This circuit works well, but when using it a few design issues must be remembered:

• Resistors R3 & R4:   These two resistors form the bias for the non-inverting amplifier, setting the input voltage and operating point. Typically they are set to provide half the supply voltage and therefore they will be equal in value. Values of around 100kΩ are typically chosen because they determine the input impedance. To incoming signals they are in parallel with each other and the input impedance of the op amp itself is normally much higher and is often ignored - although check for the given op amp. Assuming this and each resistor being 100 kΩ, then the resiatnce in parallel is 50Ω
• Capacitor C2 value:   The value of this capacitor must be chosen to give a low impedance at low frequencies. It is typically chosen to be equal in impedance to R1 at the lowest frequency required - this will give a -3dB fall at this frequency.
• Capacitor C2 type:   It is important that this capacitor must be a low leakage type. If not the leakage could cause the output to hit the voltage rail if there is some gain in the circuit. Typically ceramic or tantalum types are best. Electrolytic types have a higher leakage and may not be suitable.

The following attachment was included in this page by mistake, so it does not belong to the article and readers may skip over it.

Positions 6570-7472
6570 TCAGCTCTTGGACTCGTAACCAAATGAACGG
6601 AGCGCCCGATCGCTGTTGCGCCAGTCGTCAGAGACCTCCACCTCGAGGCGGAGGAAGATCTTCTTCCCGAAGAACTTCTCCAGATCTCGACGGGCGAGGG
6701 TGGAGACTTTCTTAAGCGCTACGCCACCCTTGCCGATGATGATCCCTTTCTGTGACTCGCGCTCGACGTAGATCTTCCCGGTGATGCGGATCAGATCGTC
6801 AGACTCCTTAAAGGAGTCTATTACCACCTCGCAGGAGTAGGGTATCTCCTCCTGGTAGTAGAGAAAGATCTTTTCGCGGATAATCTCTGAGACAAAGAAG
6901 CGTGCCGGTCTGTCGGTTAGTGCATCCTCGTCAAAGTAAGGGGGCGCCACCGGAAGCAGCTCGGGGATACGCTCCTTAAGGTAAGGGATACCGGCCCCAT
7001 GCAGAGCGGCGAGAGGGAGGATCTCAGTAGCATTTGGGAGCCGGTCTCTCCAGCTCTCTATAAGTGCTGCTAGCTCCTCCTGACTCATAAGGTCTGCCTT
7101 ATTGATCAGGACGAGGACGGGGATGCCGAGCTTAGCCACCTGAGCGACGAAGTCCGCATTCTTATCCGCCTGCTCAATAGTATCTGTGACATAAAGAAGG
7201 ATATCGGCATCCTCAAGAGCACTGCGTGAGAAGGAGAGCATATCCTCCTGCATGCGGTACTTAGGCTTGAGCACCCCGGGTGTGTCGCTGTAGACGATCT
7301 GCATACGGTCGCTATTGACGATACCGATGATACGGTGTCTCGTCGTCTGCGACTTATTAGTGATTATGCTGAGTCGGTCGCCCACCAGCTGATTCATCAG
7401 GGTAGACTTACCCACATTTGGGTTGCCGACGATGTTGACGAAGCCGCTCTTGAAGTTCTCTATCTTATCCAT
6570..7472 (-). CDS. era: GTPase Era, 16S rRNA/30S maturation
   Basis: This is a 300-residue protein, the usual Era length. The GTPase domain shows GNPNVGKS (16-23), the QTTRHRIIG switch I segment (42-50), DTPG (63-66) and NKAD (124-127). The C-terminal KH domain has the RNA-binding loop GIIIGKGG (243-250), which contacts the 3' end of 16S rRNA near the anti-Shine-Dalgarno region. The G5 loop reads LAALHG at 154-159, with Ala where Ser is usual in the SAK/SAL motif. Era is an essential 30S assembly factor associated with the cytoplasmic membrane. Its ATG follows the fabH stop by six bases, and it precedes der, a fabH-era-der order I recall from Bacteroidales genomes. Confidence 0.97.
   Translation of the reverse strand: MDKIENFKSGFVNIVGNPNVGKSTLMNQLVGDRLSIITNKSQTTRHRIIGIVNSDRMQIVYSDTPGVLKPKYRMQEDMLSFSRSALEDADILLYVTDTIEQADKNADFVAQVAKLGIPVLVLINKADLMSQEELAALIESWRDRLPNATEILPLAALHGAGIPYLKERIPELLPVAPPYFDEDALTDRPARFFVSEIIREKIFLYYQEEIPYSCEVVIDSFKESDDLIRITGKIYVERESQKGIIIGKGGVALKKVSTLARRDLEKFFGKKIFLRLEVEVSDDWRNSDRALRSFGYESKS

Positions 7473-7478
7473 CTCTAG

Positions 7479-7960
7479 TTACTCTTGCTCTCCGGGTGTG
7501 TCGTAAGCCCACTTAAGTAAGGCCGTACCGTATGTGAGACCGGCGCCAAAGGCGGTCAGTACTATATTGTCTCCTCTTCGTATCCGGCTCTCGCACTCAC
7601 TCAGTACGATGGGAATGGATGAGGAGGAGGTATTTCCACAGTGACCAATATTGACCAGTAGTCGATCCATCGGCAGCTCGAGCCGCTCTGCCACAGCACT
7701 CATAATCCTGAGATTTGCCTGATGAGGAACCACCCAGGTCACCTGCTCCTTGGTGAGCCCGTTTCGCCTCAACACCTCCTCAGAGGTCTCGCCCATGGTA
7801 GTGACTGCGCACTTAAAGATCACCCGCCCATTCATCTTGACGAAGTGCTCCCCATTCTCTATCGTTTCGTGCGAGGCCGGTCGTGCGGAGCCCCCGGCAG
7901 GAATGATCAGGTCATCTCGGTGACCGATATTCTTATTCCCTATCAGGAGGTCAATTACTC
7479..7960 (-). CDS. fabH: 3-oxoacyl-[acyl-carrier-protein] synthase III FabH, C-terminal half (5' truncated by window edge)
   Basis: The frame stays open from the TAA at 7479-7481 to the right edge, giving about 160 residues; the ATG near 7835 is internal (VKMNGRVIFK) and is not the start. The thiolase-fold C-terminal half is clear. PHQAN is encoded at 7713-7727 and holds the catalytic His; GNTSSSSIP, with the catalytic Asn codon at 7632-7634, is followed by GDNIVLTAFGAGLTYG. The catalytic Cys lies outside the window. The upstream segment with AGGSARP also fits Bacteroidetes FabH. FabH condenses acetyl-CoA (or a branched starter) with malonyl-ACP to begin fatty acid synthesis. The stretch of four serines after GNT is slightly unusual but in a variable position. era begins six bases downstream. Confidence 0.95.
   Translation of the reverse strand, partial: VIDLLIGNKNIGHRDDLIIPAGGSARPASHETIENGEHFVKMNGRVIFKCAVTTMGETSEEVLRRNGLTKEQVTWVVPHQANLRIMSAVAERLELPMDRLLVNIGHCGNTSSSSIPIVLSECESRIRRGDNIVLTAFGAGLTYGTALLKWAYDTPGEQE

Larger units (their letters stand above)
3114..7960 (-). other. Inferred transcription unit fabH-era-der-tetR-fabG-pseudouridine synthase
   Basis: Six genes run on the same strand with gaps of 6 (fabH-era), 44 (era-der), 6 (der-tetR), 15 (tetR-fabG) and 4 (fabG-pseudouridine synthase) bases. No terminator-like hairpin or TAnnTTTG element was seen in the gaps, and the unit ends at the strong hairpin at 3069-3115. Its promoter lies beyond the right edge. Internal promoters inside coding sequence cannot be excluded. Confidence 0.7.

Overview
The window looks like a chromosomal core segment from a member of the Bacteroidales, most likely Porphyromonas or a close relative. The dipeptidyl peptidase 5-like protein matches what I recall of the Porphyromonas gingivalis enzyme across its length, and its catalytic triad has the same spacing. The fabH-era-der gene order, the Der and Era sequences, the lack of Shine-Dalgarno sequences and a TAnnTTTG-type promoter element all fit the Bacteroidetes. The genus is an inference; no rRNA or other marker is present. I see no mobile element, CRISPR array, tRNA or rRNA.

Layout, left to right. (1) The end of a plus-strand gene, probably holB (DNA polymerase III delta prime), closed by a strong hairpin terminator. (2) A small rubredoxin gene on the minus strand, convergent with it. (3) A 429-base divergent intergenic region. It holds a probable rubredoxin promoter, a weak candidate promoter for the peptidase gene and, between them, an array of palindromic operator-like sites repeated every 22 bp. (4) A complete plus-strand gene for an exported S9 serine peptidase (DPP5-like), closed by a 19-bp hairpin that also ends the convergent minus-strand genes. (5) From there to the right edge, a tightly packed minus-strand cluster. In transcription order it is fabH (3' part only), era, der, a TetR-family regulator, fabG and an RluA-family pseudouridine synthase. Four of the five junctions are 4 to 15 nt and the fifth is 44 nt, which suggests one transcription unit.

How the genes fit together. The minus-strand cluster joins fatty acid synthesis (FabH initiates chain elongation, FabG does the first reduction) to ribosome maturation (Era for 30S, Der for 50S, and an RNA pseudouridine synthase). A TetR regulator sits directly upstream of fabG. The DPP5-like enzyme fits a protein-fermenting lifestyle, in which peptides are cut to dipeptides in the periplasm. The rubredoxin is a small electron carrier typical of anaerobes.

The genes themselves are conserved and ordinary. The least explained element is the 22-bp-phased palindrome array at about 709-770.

• Operating range:   Dependent upon the requirements for the non-inverting amplifier, it may be necessary to choose an op amp that is able to operate with its output voltage close to either voltage rail. In this way the maximum output voltage swing can be obtained.

This type of circuit is often very useful when only one supply line is available. Often it is more convenient to adopt this approach that provide an additional supply rail.

By Ian Poole